- Robin Wall Kimmerer
about Ancient Plants.
This week is a bit of a limbo time at the community garden plot as we transition from cool weather to warm weather crops, but the ground is so oversaturated from recent rains that I am holding off planting anything. There are areas of our garden that are a literal mud pit! Thank goodness for the woodchip paths around my plot that are keeping things fairly tidy.
I've been harvesting strawberries and weeding a tiny bit. I need to check if the scapes have formed on the garlic as they usually appear by now. The carrots seem to be increasing, but I will wait a few more weeks before pulling another one to check.
The big news is the flowers on the purple podded snap peas are finally blooming and that means peas aren't far behind!
I also found a few self-sown zinnia and celosia seedlings where I am prepping a bed for tomatoes. I'll transplant those to a better spot soon.
What are you growing and eating this week from your edible garden?
About Fenton Friday: Every Friday during the growing season, I'll be giving you an update on my community garden plot at the Fenton Street Community Garden just across the street from my house in zone 7 Mid-Atlantic MD/DC border. I'm plot #16. It is a 10 ft x 20 ft space and this is our 11th year in the garden. (It opened in May 2011.) See past posts about our edible garden by putting "Fenton" into the Search box above.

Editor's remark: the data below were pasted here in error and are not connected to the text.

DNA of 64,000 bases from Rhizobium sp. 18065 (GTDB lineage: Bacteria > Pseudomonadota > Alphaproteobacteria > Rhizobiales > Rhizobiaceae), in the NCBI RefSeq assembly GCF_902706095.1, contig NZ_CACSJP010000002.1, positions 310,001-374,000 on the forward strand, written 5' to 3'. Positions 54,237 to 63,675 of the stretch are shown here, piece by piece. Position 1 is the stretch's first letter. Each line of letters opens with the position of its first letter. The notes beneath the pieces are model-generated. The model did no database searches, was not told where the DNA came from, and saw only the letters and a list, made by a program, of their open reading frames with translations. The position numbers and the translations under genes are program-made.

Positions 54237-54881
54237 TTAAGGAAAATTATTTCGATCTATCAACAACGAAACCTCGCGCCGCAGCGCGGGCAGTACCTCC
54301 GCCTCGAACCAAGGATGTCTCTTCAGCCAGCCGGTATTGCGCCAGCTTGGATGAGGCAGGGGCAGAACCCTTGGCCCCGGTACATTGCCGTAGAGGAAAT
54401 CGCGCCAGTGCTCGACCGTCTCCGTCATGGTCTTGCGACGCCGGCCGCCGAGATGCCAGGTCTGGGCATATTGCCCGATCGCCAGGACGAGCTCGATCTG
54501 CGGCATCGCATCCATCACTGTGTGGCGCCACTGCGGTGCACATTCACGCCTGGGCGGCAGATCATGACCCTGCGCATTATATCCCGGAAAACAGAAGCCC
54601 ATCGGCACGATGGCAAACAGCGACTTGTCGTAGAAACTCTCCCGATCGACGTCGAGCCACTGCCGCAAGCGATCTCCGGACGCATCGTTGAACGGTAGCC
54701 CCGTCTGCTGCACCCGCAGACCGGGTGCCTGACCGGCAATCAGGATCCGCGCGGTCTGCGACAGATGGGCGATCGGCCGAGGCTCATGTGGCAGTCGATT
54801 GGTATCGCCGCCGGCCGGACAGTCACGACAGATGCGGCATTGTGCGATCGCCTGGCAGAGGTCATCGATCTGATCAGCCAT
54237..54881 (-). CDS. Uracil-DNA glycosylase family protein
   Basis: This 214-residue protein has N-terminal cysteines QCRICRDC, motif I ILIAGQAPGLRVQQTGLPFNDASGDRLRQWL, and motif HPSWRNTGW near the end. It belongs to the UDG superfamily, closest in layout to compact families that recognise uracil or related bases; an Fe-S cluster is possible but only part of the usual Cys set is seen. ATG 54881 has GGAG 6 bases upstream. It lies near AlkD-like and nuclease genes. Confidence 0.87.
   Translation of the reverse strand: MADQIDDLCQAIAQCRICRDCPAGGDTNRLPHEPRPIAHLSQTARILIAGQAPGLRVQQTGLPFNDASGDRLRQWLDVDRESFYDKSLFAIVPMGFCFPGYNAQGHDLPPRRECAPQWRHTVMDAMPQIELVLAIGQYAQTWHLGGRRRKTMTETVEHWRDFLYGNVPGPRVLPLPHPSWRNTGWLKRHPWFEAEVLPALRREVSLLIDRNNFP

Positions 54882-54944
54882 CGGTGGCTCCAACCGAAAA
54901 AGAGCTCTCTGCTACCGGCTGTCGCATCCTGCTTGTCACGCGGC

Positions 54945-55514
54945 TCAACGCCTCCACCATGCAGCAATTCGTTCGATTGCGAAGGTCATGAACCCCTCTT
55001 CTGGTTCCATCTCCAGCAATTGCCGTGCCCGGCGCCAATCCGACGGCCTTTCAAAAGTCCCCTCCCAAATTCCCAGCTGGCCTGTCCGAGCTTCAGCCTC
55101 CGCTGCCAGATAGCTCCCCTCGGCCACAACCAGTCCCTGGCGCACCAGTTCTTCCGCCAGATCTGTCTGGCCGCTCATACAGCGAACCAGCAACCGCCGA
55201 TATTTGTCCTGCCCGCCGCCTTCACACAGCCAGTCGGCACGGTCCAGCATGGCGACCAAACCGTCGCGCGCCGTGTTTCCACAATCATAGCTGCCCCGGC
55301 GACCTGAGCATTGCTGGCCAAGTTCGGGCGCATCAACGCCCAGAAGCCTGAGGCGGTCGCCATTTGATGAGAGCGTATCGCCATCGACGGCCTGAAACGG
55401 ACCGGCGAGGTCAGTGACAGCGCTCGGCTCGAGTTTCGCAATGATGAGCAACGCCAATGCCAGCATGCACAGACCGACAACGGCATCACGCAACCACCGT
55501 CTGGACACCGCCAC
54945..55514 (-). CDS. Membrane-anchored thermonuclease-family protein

Carolina allspice (Calycanthus floridus) is also known as Sweetshrub. It is native to the Eastern United States and is known for its fragrant blossoms in mid to late spring.
The roots and bark also have a scent when injured or rubbed that is similar to camphor.
The flowers are a dark burgundy color and the leaves are deep green that turn light yellow in the fall before dropping off.
It can grow from full sun to full shade and tolerates most any soil type. Though it prefers moist ground and to be positioned in dappled shade as a woodland understory plant.
This shrub can get 8 feet wide and high, so plant it where it can attain its full size and it will not need pruning.
It occasionally sends out root suckers and you can cut those off or dig and pot them up to gift to another gardener.
Carolina allspice is deer-resistant and has no major pests or diseases.
There is also a West Coast species, Calycanthus occidentalis, and a Chinese sweetshrub (Calycanthus chinensis). Popular Calycanthus floridus cultivars and hybrids include ‘Athens’, which has chartreuse flowers; ‘Venus’, which is a compact grower that has white blooms with a banana scent; and, ‘Aphrodite’, which has bright red flowers with a citrus-y fragrance.
Carolina allspice: You Can Grow That!
The video was produced by Washington Gardener Magazine as part of our Plant Profile series for Mid-Atlantic USA gardeners.
Audio, video, and text by Kathy Jentz
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Jenks Farmer, Plantsmanabout Crinum Lilies.
Today is Amazon Prime Day, so I thought I'd again share the garden products I use almost every day. These are the tried-and-true w...